It was British statesman Benjamin Disraeli who in 1872, between his two stints as Prime Minister and speaking at the Crystal Palace in London, admonished his Liberal opponents for attempting "to effect the disintegration of the Empire" by claiming "there never was a jewel in the crown of England that was so truly costly as the possession of India".

Disraeli's meaning was slightly altered by other people so that the phrase "jewel in the crown" – or sometimes "the brightest jewel in the crown" – came to refer to the Indian Empire not as an expensive possession but as a precious, glamorous and prestigious one.

For instance, British novelist Paul Scott, described by Gilmour as a perceptive witness of the last years of British India, used the title "The Jewel in the Crown" for the opening book of his "Raj Quartet", and in 1984 Granada Television adopted the same name for the entirety of its 14-episode filmed production of Scott's quartet.

Gilmour is an accomplished British historian and has already written on India in his biographies of Lord George Curzon, who was Viceroy and Governor-General of India from 1899 to 1905, and of Rudyard Kipling, born 1865, died 1936, the English writer chiefly remembered for his celebration of British imperialism, his tales and poems of British soldiers in India, and his stories for children. The biographies were published in 1994 and 2002 respectively, and Gilmour followed them in 2005 with "The Ruling Caste: Imperial Lives in the Victorian Raj", a study of the administrators of Victorian India.

The British arrived in India in the early 17th century after the founding of the East India Company in London, with a royal charter from Queen Elizabeth I dated 31 December 1600, granting the "Governor and Company of Merchants of London trading into the East Indies" a national monopoly of trade in the East. The goods of interest embraced spice, jewels and textiles, for instance.

Other nation-based East India Companies, founded by the Dutch, the Danes, the Portuguese and the French, were chartered in 1602, 1616, 1628 and 1664 respectively. But as the British East India Company expanded, its political control increased. The Company introduced raw materials such as tea, jute and rubber to the UK, which were important to Britain's development as an economic powerhouse. Trade in and via India was mainly in cotton, silk, indigo dye, saltpetre (the essential ingredient of gunpowder) and Chinese tea. The opium trade came later.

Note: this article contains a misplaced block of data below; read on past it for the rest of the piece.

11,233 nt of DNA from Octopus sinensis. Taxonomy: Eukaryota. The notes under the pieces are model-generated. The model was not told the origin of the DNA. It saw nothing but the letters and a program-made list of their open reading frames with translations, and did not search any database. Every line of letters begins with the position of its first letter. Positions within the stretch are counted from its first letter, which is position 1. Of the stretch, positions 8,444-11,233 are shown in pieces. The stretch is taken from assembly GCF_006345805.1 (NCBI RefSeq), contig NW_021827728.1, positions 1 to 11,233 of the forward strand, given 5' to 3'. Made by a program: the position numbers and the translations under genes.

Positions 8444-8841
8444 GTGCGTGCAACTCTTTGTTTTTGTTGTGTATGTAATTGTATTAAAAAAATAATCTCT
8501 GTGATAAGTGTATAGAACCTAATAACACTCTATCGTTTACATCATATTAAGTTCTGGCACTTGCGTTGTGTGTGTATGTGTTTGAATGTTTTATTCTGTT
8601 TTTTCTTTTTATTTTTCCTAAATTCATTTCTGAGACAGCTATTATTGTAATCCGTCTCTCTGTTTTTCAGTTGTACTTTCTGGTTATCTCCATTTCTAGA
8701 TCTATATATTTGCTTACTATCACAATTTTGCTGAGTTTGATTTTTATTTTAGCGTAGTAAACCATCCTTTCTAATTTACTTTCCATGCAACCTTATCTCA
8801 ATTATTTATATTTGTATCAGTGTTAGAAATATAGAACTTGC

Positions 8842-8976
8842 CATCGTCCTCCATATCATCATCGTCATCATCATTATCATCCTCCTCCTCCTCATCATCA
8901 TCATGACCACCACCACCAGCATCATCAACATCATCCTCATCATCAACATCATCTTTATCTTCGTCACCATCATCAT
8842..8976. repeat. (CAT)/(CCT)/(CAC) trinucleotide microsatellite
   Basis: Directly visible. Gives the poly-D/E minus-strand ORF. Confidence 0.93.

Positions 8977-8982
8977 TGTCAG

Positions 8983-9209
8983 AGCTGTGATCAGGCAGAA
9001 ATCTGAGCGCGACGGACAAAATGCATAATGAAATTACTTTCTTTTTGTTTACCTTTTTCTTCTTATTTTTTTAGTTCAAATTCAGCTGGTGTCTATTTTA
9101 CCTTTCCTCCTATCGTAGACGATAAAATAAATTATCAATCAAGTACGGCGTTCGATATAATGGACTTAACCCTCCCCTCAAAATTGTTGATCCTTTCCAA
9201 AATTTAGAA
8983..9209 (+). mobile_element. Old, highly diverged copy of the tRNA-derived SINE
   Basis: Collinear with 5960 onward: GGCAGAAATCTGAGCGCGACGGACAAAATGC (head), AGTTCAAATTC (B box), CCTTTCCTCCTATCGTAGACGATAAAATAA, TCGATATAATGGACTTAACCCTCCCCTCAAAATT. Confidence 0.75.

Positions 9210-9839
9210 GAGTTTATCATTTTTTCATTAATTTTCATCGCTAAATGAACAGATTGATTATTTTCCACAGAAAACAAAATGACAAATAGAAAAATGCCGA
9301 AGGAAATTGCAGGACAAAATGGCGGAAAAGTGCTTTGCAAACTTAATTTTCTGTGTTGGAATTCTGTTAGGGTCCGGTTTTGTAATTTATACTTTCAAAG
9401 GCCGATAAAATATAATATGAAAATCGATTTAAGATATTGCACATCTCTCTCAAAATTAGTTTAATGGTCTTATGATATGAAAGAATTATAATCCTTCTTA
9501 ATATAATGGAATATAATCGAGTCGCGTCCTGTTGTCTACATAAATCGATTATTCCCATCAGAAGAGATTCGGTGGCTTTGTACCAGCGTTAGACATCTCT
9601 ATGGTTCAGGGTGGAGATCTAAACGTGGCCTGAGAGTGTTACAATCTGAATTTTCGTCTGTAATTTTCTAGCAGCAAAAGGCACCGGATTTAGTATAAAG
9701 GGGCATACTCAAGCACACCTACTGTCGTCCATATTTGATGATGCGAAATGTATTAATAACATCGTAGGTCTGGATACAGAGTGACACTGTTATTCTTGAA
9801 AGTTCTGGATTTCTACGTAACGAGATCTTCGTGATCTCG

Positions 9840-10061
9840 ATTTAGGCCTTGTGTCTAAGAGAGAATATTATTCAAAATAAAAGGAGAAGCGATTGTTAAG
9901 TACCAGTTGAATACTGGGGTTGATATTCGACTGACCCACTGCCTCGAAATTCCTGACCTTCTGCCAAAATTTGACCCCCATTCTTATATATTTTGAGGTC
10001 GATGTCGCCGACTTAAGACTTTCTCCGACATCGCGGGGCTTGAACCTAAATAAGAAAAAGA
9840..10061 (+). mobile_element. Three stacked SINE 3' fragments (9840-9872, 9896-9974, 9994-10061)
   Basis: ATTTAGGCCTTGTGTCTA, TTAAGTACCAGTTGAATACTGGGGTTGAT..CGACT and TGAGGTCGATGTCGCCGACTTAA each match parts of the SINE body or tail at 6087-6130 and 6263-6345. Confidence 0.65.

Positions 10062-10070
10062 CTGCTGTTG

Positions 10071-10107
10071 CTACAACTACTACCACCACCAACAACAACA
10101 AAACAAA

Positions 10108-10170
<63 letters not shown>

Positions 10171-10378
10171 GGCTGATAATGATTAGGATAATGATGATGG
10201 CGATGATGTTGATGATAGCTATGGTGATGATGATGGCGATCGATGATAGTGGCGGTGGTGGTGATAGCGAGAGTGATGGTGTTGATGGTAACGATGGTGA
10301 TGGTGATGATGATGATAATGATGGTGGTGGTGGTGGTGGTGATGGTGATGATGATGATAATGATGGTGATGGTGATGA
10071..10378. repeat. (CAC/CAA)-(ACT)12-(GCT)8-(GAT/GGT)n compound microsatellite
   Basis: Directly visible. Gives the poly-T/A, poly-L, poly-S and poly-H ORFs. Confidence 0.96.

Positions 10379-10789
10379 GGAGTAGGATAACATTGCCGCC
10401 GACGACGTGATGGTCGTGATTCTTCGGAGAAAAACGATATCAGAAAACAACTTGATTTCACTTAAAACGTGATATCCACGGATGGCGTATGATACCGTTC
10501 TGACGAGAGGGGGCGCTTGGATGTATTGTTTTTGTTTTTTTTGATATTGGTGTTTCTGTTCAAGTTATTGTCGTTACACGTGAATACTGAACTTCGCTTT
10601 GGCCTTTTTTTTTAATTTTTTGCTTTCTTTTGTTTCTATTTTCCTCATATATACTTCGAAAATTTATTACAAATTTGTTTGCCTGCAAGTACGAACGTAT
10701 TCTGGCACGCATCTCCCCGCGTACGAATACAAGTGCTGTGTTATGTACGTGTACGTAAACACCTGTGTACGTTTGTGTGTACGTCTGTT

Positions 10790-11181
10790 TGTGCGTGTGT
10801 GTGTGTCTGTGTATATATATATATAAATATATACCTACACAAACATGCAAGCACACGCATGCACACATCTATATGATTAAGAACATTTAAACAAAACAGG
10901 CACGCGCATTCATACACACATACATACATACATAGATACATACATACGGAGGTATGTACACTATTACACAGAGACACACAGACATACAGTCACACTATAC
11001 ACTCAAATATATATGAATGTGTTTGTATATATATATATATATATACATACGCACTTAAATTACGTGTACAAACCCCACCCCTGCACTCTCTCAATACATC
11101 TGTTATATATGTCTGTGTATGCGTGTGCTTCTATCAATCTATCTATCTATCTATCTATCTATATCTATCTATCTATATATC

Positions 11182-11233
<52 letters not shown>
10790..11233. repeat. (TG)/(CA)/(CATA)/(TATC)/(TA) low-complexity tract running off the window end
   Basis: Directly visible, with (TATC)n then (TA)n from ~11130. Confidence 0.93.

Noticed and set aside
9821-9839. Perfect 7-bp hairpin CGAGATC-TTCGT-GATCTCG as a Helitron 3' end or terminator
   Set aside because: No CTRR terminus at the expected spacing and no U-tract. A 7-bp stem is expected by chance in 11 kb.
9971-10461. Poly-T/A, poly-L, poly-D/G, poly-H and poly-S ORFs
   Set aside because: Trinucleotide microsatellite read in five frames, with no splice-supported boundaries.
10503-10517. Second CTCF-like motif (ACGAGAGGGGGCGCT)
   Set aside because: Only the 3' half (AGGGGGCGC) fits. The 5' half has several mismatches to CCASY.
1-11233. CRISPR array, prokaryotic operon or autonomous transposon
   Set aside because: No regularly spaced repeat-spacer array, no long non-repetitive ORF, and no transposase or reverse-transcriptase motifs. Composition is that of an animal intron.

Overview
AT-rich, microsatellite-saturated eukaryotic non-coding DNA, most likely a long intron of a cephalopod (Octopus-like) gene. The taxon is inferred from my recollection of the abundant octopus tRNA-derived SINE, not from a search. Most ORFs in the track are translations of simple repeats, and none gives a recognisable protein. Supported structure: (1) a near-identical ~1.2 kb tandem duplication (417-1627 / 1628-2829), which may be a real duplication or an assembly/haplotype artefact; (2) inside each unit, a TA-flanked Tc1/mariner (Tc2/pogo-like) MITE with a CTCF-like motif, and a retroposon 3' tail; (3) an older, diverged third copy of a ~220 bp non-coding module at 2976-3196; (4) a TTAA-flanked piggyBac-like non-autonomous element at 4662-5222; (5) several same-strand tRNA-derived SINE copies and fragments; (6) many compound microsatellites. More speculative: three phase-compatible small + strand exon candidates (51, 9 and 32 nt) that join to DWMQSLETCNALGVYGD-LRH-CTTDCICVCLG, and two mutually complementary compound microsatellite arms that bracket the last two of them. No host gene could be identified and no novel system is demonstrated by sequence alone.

Men like Robert Clive, of the Company, combined military prowess with ruthless ambition and became fabulously wealthy. Clive was a soldier and the first British administrator of Bengal, and one of the creators of British power in India. In his first governorship from 1755 to 1760 he won the pivotal Battle of Plassey in 1757 and became master of Bengal. In his second governorship from 1764 to 1767 he reorganised the British colony.

With wealth came power, and British traders took control of huge swaths of India. Beyond Bengal the Company was at war for a century after Plassey, first with the French and then with Indian rulers as it vastly expanded the territory that was either directly or indirectly under its control.

On June 28, 1858, after growing dissent among Indians with various aspects of British rule led to the failed Indian Mutiny of 1857, the rule of the British East India Company was transferred to the Crown in the person of Queen Victoria. In 1876 she was proclaimed Empress of India. The British Raj, as this system of governance was known, lasted until 1947, when the colonialists could no longer hold off the demand for Indian independence and the country was partitioned into two sovereign dominion states: the Dominion of India (later the Republic of India) and the Dominion of Pakistan (later the Islamic Republic of Pakistan).